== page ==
Month: January 2014

Scanned Automation with Hazel, Revisited

You may recall I was scanning documents and using Applescript to extract a highlighted date from them. Since then, Hazel has started natively supported date matching in its rules, which has been great. Tell Hazel the date format and maybe some text just before or after it os it can tell start date from end date, and it gets it right. Most of the time. 

Sometimes, though, things go sideways. I can see the text in the document, but for whatever reason, Hazel isn’t matching. I ended up creating a service via Automator which extracts the text from the PDF and puts it up on the screen. Most times, I can then find the text I want and put it into the Hazel rule, and away we go. 

This project is why I hadn’t posted much the past few weeks – I’ve been running a backlog of scanned PDFs through a bunch of rules to make sure I’ve got enough of it covered. Right now, I’ve got about 40 rules to identify the company that sent me the bill, and another slightly-less than that to identify the dates. 450 items have gone through the process, so I’m fairly confident that it’s working. A few more tweaks – tagging for things like “bills that aren’t automatically paid online” and watching for social security numbers, and I should be in good shape. 

Importing Mavericks Tags to Evernote

I have a Hazel-based workflow defined for scanned documents. With the release of Mavericks, I added tagging to that flow for things like the company that generated the document, a few tags about what the doc is about (cars, kids, etc). However, I like keeping the docs in Evernote. So, as I usually do, I turned to Applescript and came up with this:

set theActualFile to choose file

set theFile to quoted form of (POSIX path of (theActualFile))

set origDelim to AppleScript’stext item delimiters

set newDelim to “,”

set AppleScript’stext item delimiters to newDelim

— Get tags from file

set userTags to (do shell script “mdls -raw -name kMDItemUserTags ” & theFile)

set theTags to (every text item of userTags)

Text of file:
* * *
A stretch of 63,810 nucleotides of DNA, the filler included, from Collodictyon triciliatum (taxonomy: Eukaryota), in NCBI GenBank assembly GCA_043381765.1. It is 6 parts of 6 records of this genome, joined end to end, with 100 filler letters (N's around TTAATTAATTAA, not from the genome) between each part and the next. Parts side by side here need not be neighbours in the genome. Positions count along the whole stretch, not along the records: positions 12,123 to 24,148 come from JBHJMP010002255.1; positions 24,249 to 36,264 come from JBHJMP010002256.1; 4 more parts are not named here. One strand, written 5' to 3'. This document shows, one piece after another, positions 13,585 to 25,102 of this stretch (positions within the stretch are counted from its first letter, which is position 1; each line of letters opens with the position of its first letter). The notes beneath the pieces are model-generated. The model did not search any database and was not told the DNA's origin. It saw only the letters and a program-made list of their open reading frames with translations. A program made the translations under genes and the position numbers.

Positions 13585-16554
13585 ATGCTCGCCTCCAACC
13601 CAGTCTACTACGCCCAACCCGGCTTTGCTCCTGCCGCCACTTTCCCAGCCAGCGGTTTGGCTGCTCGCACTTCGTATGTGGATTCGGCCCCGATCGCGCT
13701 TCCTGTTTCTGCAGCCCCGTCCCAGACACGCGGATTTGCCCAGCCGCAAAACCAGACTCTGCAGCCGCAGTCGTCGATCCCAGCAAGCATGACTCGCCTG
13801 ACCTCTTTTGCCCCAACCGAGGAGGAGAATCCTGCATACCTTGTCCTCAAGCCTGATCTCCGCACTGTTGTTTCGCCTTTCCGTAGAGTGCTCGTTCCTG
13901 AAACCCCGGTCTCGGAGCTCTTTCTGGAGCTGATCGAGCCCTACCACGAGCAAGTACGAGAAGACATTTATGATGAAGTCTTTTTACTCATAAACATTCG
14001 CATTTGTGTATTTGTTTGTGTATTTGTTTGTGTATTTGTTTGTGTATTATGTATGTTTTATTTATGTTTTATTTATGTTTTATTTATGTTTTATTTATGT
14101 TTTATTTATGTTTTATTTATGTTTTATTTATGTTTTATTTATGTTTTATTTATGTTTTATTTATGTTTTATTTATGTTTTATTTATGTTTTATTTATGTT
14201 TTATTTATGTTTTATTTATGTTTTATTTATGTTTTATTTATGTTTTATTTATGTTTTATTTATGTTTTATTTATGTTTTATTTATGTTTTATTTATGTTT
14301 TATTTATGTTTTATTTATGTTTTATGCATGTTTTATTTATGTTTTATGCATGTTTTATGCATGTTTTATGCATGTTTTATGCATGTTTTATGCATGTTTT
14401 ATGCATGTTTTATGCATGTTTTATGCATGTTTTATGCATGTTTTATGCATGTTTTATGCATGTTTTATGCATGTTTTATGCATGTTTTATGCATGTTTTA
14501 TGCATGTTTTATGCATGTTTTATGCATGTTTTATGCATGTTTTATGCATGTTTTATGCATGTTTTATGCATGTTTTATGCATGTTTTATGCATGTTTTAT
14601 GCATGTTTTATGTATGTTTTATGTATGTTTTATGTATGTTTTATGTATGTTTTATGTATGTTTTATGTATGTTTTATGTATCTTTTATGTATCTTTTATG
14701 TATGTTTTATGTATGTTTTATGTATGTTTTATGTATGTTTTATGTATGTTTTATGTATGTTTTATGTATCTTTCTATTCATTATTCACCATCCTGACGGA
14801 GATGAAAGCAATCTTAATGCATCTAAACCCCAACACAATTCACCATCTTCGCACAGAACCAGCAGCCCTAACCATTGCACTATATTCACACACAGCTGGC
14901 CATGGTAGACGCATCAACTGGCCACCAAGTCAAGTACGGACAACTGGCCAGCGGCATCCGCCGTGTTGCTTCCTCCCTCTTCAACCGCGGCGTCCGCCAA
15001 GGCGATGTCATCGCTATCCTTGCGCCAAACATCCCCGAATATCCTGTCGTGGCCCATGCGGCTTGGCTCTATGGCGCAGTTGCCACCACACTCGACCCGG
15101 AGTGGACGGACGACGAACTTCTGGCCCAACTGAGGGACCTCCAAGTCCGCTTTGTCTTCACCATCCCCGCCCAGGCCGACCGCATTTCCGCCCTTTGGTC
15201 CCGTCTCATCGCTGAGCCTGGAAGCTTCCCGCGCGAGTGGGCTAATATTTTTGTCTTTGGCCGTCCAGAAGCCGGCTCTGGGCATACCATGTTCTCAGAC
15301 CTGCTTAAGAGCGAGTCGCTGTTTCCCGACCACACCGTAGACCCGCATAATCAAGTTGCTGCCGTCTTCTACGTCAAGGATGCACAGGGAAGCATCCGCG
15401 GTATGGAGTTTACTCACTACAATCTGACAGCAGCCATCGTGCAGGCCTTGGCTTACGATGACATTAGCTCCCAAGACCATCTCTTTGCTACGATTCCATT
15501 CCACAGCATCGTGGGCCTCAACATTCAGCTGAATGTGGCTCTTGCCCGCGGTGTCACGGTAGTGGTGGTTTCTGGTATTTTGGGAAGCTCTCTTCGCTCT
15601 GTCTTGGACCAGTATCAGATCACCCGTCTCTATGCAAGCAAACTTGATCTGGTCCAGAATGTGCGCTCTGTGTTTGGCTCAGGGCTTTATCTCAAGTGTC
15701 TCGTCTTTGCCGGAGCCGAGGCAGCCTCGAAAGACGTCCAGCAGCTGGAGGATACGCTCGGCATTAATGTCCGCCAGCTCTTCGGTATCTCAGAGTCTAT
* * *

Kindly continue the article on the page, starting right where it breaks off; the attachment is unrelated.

tell application “Evernote”

set theNote to create note from file theActualFile

–Clean up the list, removing whitespace, quotes, parenthesis, tabs, newlines

repeat with theTag in theTags

— sed command in line below taken from stib’s answer on this page: http://stackoverflow.com/questions/2783713/applescript-cleaning-a-string

set theTag to do shell script “echo ” & quoted form of theTag & “| tr -d ‘\n'”

set theTag to do shell script “echo ” & quoted form of theTag & “| tr -d ‘\r'”

set theTag to do shell script “echo ” & quoted form of theTag & “| tr -d ‘[:blank:]'”

set theTag to do shell script “echo ” & quoted form of theTag & “|sed \”s/[^[:alnum:][:space:]]//g\””

— TODO need to clean out newline as well

if not (tag named theTag exists) then

set my_new_tag to (make new tag with properties {name:theTag})

assign my_new_tag to theNote

else

assign tag theTag to theNote

end if

end repeat

end tell

set AppleScript’s text item delimiters to origDelim

 

The workflow asks for a file to be chosen (I’ll fix that so it accepts a file argument later when I’m ready to make it a part of the automated flow), gets the tags as string (via mdls), splits it out, and then strips out the newlines, tabs and whitespace from each of the tags.

Two caveats.

1) I assume it will split apart any tag with a comma in it.
2) It will remove whitespace form inside the tag as well – so a tag of “credit card” will become “creditcard”… but I’m okay with that.

Here’s the Applescript for your downloading pleasure: Import File to Evernote.scpt